Until Rogers's remarks, U.S. officials had declined to say how they believed they could guarantee government access to a locked device without introducing security flaws that others could also find.

Academic and industry experts, including Yahoo's chief of information security, Alex Stamos, say law enforcement is asking for the impossible. Any means of bypassing encryption, they say, is by definition a weakness that hackers and foreign spy agencies may exploit.

The split-key approach is just one of the options being studied by the White House as senior policy officials weigh the needs of companies and consumers as well as law enforcement -- and try to determine how imminent the latter's problem is. With input from the FBI, intelligence community and the departments of Justice, State, Commerce and Homeland Security, they are assessing regulatory and legislative approaches, among others.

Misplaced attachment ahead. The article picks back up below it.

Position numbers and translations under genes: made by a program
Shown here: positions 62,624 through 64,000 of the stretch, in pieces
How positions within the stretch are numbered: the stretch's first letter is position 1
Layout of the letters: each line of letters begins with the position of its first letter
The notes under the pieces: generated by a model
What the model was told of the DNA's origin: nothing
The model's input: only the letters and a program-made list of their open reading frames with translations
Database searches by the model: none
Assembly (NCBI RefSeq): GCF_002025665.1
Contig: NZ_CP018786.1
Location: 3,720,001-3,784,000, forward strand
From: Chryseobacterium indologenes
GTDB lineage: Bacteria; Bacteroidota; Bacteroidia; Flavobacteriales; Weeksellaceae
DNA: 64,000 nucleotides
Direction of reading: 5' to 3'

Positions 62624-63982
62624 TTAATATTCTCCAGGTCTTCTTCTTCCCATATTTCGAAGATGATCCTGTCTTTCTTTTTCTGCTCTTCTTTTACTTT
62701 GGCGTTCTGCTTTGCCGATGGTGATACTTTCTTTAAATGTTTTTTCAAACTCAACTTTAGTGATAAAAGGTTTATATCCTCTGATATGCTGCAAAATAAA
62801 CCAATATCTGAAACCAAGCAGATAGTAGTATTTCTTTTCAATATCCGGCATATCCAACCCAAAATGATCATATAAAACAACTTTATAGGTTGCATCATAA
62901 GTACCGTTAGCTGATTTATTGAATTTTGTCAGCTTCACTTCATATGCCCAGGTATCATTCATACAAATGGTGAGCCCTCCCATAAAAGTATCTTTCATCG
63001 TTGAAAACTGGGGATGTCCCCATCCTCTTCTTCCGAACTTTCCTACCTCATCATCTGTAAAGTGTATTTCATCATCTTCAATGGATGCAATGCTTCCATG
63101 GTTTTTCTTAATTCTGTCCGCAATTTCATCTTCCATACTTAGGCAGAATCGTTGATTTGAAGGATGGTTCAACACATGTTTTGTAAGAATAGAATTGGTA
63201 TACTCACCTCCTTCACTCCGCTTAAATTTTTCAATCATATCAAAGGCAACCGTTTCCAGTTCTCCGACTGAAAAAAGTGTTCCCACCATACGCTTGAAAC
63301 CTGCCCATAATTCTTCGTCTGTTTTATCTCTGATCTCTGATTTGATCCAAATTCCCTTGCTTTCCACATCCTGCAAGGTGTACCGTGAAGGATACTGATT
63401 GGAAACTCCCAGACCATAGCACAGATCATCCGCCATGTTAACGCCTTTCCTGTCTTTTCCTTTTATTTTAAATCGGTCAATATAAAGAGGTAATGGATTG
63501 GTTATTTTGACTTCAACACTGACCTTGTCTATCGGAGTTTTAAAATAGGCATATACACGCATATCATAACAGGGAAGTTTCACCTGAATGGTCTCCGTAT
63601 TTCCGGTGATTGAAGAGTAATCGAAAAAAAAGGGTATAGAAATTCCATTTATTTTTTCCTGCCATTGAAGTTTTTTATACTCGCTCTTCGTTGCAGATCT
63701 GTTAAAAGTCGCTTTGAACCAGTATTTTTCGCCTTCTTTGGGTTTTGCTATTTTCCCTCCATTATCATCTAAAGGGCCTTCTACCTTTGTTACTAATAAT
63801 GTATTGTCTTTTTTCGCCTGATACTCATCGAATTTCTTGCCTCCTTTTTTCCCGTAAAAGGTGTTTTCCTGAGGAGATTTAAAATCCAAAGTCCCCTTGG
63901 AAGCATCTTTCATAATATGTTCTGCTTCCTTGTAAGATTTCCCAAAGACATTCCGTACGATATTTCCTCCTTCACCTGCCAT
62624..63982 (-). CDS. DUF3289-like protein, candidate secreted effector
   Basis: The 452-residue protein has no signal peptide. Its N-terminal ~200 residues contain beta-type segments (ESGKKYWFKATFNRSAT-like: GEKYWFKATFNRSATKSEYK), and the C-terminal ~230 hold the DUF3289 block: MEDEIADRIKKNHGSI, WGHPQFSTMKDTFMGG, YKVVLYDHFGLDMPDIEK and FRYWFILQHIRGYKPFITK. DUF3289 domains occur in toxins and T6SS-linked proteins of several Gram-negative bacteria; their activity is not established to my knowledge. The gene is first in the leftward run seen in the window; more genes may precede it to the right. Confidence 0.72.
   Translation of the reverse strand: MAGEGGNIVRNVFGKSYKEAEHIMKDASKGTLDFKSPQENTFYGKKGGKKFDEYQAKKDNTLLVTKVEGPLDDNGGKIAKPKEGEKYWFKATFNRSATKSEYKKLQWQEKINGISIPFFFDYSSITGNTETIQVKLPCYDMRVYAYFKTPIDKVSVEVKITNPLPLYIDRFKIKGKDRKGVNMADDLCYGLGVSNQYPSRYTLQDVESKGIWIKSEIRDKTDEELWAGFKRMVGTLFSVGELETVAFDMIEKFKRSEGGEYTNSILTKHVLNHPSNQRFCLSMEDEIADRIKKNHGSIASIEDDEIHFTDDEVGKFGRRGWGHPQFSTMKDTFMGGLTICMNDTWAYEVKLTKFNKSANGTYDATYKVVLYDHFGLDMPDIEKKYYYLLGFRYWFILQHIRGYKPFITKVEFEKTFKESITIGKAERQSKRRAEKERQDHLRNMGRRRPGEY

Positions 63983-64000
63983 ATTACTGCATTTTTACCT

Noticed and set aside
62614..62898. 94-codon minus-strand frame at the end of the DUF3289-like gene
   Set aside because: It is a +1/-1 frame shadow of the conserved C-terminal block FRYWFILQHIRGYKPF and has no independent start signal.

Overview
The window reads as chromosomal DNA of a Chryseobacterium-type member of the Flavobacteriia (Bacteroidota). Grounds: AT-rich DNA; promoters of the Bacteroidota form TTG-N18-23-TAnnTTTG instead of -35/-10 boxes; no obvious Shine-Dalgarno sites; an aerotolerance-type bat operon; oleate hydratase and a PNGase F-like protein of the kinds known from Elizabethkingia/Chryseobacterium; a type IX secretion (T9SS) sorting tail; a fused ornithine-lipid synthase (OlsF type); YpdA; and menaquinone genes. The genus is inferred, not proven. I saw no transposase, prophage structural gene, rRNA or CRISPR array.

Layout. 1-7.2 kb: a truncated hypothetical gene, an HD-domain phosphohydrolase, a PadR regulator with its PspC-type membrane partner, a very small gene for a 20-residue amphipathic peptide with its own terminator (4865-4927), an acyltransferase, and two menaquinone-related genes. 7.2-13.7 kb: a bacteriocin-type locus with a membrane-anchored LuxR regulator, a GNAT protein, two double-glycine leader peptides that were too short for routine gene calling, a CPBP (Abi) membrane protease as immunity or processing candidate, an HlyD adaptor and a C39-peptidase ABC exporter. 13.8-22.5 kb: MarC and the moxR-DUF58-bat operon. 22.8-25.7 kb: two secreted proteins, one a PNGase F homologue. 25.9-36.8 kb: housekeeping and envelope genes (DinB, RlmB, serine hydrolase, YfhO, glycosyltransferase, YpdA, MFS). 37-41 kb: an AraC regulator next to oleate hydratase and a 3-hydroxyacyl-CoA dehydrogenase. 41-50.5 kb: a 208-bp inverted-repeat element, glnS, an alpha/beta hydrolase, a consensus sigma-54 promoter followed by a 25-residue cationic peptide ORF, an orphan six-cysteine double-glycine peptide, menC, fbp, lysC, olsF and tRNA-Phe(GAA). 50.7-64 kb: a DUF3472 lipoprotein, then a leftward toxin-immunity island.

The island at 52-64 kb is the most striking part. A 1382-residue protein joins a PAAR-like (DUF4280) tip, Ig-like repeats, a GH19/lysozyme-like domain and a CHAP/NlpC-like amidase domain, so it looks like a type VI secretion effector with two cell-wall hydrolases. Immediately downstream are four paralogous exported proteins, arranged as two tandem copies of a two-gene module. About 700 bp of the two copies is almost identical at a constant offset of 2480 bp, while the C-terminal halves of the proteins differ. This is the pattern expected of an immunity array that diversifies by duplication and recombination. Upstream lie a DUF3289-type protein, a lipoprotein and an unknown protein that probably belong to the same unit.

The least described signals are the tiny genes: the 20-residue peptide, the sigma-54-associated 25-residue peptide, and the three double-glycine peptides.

The White House is also considering options that avoid having the company or a third party hold a key. One possibility, for example, might have a judge direct a company to set up a mirror account so that law enforcement conducting a criminal investigation is able to read text messages shortly after they have been sent. For encrypted photos, the judge might order the company to back up the suspect's data to a company server when the phone is on and the data is unencrypted. Technologists say there are still issues with these approaches, and companies probably would resist them.